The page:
You’re ready to scale your product team. The signs are there. Your employees are drowning in a long list of user needs and requests, and your hardworking project manager looks like she’s just about to snap. Plus, the market is ripe for a new addition to your product line.
Scaling software teams requires more than just team management tools or even hiring new project managers. There are many factors to consider, from the number of individuals to include in each team to the type of structure to ensure efficiency. You may even have to consider how distributed agile teams can help you.
That’s where Relevant steps in. We help startups build their own dedicated software development team, leveraging an agile team structure to help them scale faster. In under a week, we can get tech specialists of any seniority. All you need to do is decide on the team structure: feature teams vs. component teams vs. product teams.
Read more to learn about how various team structures can help accelerate your scaling efforts.
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A product team is a team responsible for creating and implementing roadmaps, developing product features and functions, and executing strategies, among others. It is made up of people who turn concepts and ideas into reality.
Product teams are the driving force behind successful products. Clear ownership and defined roles pave the way for better results.
Here are three ways to structure product teams.
This structure assigns a product manager (PM) for each product or feature. The PM takes responsibility for all strategic aspects, which may include marketing, forecasting, budgeting, and product development.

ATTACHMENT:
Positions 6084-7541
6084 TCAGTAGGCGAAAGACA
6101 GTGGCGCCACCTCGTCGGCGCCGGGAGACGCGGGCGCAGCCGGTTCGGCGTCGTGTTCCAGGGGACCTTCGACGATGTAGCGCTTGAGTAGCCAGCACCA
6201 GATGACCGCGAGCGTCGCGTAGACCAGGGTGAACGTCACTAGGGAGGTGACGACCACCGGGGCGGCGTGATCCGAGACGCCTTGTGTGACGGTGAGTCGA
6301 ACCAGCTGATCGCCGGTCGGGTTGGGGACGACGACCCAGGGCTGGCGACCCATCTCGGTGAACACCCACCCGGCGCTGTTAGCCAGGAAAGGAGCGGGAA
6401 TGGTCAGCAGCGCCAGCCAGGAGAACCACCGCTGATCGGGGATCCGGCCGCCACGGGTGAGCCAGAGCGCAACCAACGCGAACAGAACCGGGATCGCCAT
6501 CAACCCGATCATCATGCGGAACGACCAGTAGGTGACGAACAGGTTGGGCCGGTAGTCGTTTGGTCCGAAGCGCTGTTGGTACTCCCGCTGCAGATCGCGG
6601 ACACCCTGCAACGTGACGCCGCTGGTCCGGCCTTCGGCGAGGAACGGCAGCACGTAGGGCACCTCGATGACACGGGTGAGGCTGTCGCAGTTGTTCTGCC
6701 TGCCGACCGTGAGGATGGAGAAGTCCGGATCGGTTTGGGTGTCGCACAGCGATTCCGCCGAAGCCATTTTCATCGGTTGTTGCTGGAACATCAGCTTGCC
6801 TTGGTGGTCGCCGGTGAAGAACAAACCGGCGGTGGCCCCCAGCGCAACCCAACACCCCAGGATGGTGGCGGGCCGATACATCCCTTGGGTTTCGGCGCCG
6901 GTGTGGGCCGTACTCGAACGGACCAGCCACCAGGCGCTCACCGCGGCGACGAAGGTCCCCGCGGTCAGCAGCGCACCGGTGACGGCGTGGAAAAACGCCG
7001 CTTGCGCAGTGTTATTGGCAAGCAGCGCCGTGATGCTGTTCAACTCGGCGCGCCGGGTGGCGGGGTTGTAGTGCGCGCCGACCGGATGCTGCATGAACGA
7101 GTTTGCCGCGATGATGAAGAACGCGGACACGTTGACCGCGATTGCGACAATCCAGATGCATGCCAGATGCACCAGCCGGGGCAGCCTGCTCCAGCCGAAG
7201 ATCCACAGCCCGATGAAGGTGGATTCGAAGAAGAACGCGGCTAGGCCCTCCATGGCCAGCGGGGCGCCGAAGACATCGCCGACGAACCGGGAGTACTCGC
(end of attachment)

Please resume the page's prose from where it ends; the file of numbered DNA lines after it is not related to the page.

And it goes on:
As straightforward as it may be, this product team structure still involves complex decision-making. You’ll have to figure out the number of developers and designers to assign to each product or feature. You’ll also need to decide just how much autonomy to grant the project managers. Will they be allowed to release their team’s work directly to the market, or will they have to run it by top management? Will they be reporting to a business unit manager or a newly created senior-level product position?
In this structure, the product managers’ respective skillsets take center stage. You may assign one PM to head marketing research and another to handle budgeting. Both will be working on all products.
In practice, this may come in the form of a balanced product team made up of a design product manager, a technical product manager, a business product manager, and a growth product manager.
The main advantage of this arrangement is that it elevates the domain expertise of the teams. Problems arise when a product manager leaves, as that could cripple the team and undermine all the products.
Spotify’s product squad best exemplifies this type of structure. The highly popular Spotify squad model arranges each product team into a small group of developers and a product owner. The cross-functional product team works on a specific functional area, developing domain expertise that can be used for multiple products.